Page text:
Thursday, October 18, 2018

America’s retreat and Donald Trump’s refusal to lead are putting the trans-Atlantic alliance at risk

By Theo Sommer

We live in perilous times in an imperiled world. The most dramatic shift of power and wealth since the ascent of the United States to worldwide dominance a hundred years ago puts an end to 500 years of Western (and white) hegemony. China’s rise from international insignificance to global clout is changing the power balance. The Chinese model – capitalism plus authoritarianism – poses a grave challenge to the Western system of free market democracy, as despots all over the world are eager to emulate it. The liberal international order, built by America after World War II and sustained by its European allies ever since, is collapsing. Democracy is in retreat; nationalism and tribalism are gaining ground; and global instability continues to grow. Even in the so-called free world, democracy is again at risk.

Worse yet: Facing a China on the rise and a disruptive Russia in a world replete with threats and disorder, what used to be known as “the West” is breaking down. The cause, in the eyes of most Europeans, is President Donald Trump’s apparent determination to destroy the world order the US created: the web of alliances and institutions that underwrote freedom, safeguarded peace and promoted prosperity. “Today,” Robert Kagan states in his recent article titled “The Cost of American Retreat,” “the US seems bent on relinquishing its duties in pushing back the jungle.” Atlas, the Titan of endurance, is tired of holding up the sky.

This is not a new phenomenon. Isola­tionism has been the twin of imperialism throughout America’s 242-year history. Swings from geopolitical outreach to withdrawal into its continental shell have punctuated the country’s policy. The current retreat has been long in coming. It was George W. Bush who first pulled back from multilateralism, making unilateralism his guiding principle. Barack Obama prioritized nation-building at home and leading from behind. Under Donald Trump, strategic restraint has shriveled to strategic retreat. He refuses to lead. His battle cry “America first” jettisons the basic concept that deal-making means taking the interests of your partners into account instead of rudely overpowering and crushing them. Trump is the first to think that the American world order undermines American greatness – Mark Leonard’s sly remark is dead-on. For the time being, the president marks an inflection point.

The question is: President Trump’s obnoxious style, his incalculability and his unreliability – are they a temporary detour or, horrible thought, likely to become a permanent fixture of US foreign policy? While Europeans expect his ghastly style to disappear with him, they are by no means sure that the basic thrust of his approach will vanish as well.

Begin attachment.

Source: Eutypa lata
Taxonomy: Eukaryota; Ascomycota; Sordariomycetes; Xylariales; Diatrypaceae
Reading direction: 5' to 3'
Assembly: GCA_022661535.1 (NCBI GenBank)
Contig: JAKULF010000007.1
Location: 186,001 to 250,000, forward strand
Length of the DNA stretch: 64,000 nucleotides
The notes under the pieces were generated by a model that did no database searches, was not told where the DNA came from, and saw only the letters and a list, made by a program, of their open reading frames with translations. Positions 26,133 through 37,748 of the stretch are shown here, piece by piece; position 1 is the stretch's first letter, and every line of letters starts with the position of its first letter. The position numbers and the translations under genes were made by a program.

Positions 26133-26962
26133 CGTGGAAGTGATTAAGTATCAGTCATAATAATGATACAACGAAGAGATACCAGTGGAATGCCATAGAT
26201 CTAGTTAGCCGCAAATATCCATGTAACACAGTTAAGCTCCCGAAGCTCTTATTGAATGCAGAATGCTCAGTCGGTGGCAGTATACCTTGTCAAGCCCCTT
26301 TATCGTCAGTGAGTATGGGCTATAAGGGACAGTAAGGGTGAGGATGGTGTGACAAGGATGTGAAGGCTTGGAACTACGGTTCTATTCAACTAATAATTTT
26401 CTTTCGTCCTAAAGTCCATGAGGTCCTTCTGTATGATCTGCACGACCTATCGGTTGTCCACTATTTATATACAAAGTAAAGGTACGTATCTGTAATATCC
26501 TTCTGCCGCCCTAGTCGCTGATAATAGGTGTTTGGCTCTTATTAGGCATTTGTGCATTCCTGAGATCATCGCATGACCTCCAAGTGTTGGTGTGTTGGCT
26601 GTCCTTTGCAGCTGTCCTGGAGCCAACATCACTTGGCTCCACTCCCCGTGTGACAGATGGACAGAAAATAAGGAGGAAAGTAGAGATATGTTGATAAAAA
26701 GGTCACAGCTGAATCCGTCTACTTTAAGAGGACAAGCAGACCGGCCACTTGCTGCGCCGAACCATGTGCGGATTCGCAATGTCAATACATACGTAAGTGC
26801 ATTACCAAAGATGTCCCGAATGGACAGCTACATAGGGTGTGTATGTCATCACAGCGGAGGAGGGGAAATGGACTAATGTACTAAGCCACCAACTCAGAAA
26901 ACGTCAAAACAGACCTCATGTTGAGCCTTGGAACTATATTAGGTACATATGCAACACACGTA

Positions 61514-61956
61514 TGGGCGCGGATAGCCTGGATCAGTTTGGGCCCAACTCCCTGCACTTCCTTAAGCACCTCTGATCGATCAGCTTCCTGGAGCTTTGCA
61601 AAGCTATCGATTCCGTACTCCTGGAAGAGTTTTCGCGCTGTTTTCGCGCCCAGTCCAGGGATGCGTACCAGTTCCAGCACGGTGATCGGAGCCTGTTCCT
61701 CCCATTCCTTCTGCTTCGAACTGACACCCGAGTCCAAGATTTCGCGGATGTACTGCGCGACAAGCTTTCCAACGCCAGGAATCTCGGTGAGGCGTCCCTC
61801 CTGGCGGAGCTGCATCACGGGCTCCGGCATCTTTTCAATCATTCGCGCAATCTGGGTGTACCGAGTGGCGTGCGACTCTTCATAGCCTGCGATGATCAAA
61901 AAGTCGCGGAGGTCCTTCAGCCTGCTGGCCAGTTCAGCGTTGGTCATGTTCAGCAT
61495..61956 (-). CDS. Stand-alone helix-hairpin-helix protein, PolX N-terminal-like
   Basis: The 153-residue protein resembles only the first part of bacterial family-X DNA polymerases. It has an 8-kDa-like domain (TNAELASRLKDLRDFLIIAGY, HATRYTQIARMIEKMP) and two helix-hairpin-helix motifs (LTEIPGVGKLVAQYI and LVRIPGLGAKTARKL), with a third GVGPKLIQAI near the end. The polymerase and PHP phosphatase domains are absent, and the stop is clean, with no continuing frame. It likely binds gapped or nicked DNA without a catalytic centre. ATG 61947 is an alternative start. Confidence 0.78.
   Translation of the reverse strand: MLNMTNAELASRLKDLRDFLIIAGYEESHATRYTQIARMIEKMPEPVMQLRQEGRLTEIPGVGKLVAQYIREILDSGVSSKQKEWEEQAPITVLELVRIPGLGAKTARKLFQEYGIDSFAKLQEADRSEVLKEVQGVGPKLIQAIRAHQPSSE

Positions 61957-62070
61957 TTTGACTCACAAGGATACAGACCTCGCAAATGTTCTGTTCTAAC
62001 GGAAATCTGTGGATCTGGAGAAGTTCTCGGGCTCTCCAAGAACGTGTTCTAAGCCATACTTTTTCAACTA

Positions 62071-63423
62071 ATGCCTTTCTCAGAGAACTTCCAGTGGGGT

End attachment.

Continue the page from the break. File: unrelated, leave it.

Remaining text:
Pessimists in Europe assume that America’s inward turn will continue. In 15 to 20 years, whites will be a minority, they point out. This will weaken ties with Europe and sap the trans-Atlantic commitment.

European optimists assume that the US pullback from the liberal world order won’t last long. They bank on the resilience and the ultimate rationality of American voters. The pendulum will swing back to normal, they say. “Trump’s foreign policy will not outlast his whims,” argues Janan Ganesh in the Financial Times.

The realists are not so sure. They consider it too risky to rely on the hope that Trumpism will disappear with Trump. At any rate, for the time being they have to reckon with a president who throws out treaties, whose allegiance to NATO is questionable and who considers the European Union a “foe.”

Friedrich Merz, the chairman of Atlantik-Brücke, put his finger on the wound when he said: “We Europeans must define our role in the world without the US. To be true: It would be better if America returned to the fold one fine day, but at the present moment we can’t count on this for sure.” Merz echoed Chancellor Angela Merkel’s memorable statement: “The times when we could fully rely on one another are more or less over, so I can only say that we Europeans must take our fate into our own hands.” French president Emmanuel Macron weighed in: “The partner with which Europe built the post-war multilateral order seems to be turning its back on this shared history.” At the annual conference of his ambassadors, Macron added: “Europe can no longer entrust its security to the United States alone. Today, it is up to us to assume our responsibilities and to guarantee security – and thereby European sovereignty.”